A childhood friend who used to go to the same church as I did called me up. 

“You’re going to be so excited for me!” She gushed.  “I’m called to be an evangelist!”

I didn’t know what to say.

She went on about how she had recently led a Hindi man to accept Christ and how she had gotten so many confirmations about her ‘calling’.  She described a recent trip to the States and how she went door to door.  She lamented about how “closed” the Californians were.

One of them had hurt her feelings deeply by asking if she was “one of those weird evangelist people”.  I had forgotten how sensitive she is to rejection.

Then she started talking about her new church and all the things she was learning.  Her spiritual life is growing and she is practicing her gifts.  Such as evangelism.

Then she asked me how my spiritual life was going.

Truthfully I answered that it was great.

During the conversation I was feeding the kids supper and changing poopy diapers, and I hoped my silence and lack of enthusiasm wasn’t hurting her feelings too much.

I doubt this vulnerable individual who has been abused all her life is prepared to handle the rejections, insults, and door-slamming her new calling will bring.  She is gifted when it comes to communicating with small children and non-verbal people, but does not pick up on social cues and norms of general society.  She has left a home where her mother always told her what to do and how to do it and found a church that is doing the same thing.

She craves acceptance, direction, and black and white rules.  Maybe her church is what she needs.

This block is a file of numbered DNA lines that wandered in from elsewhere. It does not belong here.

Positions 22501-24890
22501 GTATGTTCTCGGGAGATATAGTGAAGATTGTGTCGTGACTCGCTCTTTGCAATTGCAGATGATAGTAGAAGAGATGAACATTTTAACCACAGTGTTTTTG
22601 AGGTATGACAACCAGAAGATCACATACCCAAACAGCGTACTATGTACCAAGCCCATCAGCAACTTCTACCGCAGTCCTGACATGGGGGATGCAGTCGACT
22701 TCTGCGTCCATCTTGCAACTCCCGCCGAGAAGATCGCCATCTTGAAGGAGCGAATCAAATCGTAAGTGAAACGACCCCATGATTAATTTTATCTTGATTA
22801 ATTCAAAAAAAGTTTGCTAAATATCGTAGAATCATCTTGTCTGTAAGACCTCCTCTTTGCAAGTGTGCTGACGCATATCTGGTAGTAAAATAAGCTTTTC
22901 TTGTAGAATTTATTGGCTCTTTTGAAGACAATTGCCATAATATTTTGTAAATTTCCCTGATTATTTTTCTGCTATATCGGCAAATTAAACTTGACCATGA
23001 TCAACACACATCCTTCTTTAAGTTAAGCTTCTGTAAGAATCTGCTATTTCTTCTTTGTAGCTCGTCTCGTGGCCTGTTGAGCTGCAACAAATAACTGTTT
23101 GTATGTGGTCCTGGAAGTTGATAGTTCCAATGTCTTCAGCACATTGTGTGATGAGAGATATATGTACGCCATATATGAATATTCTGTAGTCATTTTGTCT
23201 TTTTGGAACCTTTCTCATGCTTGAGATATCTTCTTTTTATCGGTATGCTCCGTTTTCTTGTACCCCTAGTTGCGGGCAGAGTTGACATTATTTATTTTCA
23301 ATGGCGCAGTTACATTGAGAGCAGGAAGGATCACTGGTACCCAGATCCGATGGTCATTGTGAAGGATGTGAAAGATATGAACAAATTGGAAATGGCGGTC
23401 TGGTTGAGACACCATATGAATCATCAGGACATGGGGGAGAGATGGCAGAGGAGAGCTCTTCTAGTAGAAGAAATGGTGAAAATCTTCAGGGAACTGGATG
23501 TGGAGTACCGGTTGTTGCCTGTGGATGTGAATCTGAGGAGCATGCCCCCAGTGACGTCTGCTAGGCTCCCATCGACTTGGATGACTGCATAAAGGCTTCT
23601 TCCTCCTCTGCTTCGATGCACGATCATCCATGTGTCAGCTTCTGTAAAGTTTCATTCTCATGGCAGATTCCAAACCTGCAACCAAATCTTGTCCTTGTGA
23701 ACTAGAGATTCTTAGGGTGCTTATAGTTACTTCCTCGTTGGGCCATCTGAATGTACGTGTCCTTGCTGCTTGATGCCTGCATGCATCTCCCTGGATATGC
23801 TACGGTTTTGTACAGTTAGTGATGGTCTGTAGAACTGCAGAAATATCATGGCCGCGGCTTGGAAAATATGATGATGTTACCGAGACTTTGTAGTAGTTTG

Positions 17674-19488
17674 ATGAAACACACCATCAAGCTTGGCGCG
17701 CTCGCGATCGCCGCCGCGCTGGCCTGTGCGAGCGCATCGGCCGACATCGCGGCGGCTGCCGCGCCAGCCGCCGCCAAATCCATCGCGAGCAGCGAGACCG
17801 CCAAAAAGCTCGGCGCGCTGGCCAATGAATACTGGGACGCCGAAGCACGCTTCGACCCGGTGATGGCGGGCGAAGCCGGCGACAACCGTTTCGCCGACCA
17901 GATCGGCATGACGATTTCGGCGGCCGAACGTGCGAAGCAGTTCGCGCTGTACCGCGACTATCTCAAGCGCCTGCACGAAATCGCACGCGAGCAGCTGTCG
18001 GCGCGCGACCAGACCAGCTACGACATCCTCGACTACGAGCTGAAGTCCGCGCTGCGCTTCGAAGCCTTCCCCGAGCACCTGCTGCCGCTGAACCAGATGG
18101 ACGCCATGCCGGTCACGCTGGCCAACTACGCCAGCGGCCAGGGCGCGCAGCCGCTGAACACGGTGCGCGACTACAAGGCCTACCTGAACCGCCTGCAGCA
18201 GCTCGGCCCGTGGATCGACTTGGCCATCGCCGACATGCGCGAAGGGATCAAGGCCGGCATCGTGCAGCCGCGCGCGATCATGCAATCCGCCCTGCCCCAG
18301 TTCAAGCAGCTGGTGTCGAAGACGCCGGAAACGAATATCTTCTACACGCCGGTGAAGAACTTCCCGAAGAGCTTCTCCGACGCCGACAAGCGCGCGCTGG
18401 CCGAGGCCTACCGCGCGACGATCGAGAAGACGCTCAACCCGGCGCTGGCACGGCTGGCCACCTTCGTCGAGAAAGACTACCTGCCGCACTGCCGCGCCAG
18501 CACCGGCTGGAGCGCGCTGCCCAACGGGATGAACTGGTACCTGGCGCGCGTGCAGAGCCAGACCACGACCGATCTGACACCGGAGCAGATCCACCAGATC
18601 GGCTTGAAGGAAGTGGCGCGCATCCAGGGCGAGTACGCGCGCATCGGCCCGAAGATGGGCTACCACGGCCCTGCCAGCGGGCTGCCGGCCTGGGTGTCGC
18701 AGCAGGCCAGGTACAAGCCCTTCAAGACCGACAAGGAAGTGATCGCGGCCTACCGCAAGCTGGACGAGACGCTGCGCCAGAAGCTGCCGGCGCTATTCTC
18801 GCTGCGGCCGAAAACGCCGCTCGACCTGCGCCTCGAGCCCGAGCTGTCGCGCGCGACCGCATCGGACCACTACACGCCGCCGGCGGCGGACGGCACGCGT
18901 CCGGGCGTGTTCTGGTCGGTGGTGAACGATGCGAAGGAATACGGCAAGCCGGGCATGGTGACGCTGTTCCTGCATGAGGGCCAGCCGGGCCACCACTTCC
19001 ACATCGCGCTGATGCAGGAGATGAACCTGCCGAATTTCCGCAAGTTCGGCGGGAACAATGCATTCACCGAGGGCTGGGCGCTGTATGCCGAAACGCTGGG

I’m not looking forward to our next conversation, although it may not happen for another year or so.  Part of me really likes that she looks up to me and I know that will disappear when she finds out I’m not a Christian anymore.  It will be good for both of us not to have me idolized though.

In the meantime, I hope she is ok and I’m glad she is feeling useful.

8 thoughts on “Congratulations?

  1. Ahab says:

    “She has left a home where her mother always told her what to do and how to do it and found a church that is doing the same thing.”

    Sadly, I’ve met a few people who have sought out evangelical churches for the very same reason. They crave order and direction from superiors, even if this means they lose autonomy.

  2. D'Ma says:

    Sadly, I’ve met a few people who have sought out evangelical churches for the very same reason. They crave order and direction from superiors, even if this means they lose autonomy.

    That was me. I lost both of my parents fairly young so I was looking for direction. I completely lost myself along the way. And when/if she does wake up one day and wonder how she got where she is and where she even went she’ll need someplace to turn.

  3. “She craves acceptance, direction, and black and white rules. Maybe her church is what she needs.”

    The thought of taking control over one’s own life, creating one’s own happiness, and defining one’s own rules, is too daunting and frightening for many people. They are much more comfortable having someone else do all that for them.